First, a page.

I wrote last week about the failure of conventional security thinking in dealing with information security threats. As I said in that column, you cant control traffic in information assets by merely inspecting messages—their contents are too easy to disguise. Even if you do hold on to data, you cant be sure that what you have today is what you had in your hands yesterday: Bits are too easy to alter using methods that leave no trace.
Infosec, I argued, therefore requires a focus on relationship issues of who created data and who has rights to access, update and exchange. Thats quite a different proposition from the physical security model of locking down the storehouse and inspecting whatever tries to leave, but it seems that much of whats spent on infosec goes toward a misguided imitation of physical methods.
The image that came to mind as I wrote last weeks column was the “cargo cult.” In the years after World War II, South Pacific islanders were seen to imitate the behaviors of the armies that had come and gone during that conflict. They built landing strips, constructed mock aircraft out of straw, built structures resembling control towers and even carved wooden replicas of controllers headphones and other communication equipment. Despite these faithful imitations, though, no airplanes filled with food and clothing appeared to unload their riches.
Neither do other technologies respond to those who merely imitate their form while failing to understand and respect their substance. You can build a massive vault to hold your information—with armed guards at the door—but when the bad guys have steganography algorithms and hacking tools in their arsenals, the guards dont know what to look for.
In checking details of where and when the cargo cults were observed, I discovered that others have applied this same label to other flawed IT practices. The famous “Jargon File” is found in many instances all over the Web, notably at hacker and essayist Eric Raymonds www.catb.org/~esr/jargon site. That compendium defines “cargo cult programming” as “a style of (incompetent) programming dominated by ritual inclusion of code or program structures that serve no real purpose.”
When I read that entry, little alarm bells rang. I found myself thinking about times when Ive needed to reverse-engineer code written by someone else—or even code written by myself that I had not touched in several years. I dont think Ive ever actually thrown up my hands and said, “I dont know why thats there or what it does, but Id better keep it.” On the other hand, I know there are many people who have to deal with similar situations involving much more complex systems, in a contemporary IT environment of too few people and relentless time-to-market pressures. I can understand how the temptation might arise.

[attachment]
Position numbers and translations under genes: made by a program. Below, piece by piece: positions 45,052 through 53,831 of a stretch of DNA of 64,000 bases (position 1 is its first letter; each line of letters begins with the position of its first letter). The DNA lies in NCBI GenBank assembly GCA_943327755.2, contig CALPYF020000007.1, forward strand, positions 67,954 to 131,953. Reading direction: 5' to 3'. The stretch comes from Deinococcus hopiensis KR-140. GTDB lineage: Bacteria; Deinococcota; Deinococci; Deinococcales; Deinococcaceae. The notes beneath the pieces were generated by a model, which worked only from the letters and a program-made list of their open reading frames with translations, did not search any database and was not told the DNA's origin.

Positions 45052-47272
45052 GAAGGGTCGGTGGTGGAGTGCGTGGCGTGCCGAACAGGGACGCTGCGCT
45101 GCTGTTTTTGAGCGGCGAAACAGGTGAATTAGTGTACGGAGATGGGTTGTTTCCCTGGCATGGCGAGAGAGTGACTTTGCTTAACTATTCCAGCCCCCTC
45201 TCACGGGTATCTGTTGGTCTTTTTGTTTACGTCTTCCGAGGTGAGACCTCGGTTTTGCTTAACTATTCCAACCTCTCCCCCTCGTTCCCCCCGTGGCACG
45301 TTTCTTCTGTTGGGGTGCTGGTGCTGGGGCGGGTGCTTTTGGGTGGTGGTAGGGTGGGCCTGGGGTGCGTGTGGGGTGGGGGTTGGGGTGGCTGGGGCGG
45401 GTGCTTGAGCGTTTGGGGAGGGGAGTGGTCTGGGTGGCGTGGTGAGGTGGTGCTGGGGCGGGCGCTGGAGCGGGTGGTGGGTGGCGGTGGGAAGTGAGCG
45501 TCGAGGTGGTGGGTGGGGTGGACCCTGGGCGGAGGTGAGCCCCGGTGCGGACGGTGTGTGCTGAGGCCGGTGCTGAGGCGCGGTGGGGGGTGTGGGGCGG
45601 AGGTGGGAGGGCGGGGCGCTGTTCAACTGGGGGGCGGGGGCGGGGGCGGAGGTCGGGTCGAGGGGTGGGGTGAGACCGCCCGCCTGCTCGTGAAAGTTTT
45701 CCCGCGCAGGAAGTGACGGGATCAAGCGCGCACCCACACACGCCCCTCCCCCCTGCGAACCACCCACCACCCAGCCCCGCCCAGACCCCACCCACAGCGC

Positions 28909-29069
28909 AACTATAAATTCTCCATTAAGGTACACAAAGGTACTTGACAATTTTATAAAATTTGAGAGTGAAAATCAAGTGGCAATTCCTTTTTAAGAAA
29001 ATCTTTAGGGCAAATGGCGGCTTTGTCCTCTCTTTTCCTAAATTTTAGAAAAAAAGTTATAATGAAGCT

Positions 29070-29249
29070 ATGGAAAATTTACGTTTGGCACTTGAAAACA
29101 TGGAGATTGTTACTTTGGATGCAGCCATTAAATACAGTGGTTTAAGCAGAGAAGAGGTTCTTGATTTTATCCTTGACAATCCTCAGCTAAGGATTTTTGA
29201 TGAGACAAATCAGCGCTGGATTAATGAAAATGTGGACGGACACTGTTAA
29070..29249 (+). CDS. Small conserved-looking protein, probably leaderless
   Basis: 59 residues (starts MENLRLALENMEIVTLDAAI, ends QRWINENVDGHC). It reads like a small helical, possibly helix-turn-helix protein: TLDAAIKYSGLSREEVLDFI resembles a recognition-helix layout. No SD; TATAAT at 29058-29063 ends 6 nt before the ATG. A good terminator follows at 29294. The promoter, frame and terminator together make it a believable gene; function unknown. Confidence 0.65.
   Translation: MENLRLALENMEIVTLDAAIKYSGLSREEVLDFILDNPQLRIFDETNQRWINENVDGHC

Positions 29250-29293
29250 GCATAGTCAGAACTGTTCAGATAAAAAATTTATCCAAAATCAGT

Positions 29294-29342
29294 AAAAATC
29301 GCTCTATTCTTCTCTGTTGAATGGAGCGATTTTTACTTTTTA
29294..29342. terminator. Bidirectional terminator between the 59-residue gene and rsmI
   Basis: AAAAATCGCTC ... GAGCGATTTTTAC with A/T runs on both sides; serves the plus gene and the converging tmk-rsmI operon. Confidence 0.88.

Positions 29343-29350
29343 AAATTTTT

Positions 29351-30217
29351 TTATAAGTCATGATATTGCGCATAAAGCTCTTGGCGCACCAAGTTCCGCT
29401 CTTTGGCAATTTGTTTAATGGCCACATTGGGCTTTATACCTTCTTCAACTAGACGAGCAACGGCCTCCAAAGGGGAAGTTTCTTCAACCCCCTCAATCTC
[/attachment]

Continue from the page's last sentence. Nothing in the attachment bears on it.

One has to wonder how much code winds up encysted in our systems, no longer doing anything useful and perhaps even creating security loopholes by its presence.
When code is reused, and especially when code is acquired from outsourced teams or incorporated via Web services technologies, theres a real opportunity for cargo cult practices to take hold. Source code may follow unfamiliar naming conventions, and design documents and internal memos may be written in unfamiliar languages or in a language that we know by people who dont speak that language very well. We may not even have the source—we may have only WSDL (Web Services Description Language) or some other interface definition to guide us.
The wooden headphones may bear fancy names like “design patterns,” but theyre still an indicator that we may be building systems that look like those that have worked before—instead of designing from deep understanding toward solutions that meet new needs.
“The first principle is that you must not fool yourself,” said the late physicist Richard Feynman in the 1974 Caltech commencement address thats often considered the origin of the “cargo cult” phrase, at least as used by coders. Thats a good principle. Reusing code that we dont understand or reusing familiar methods merely because we do understand them are behaviors for which we should be on guard.
Technology Editor Peter Coffee can be reached at email@example.com.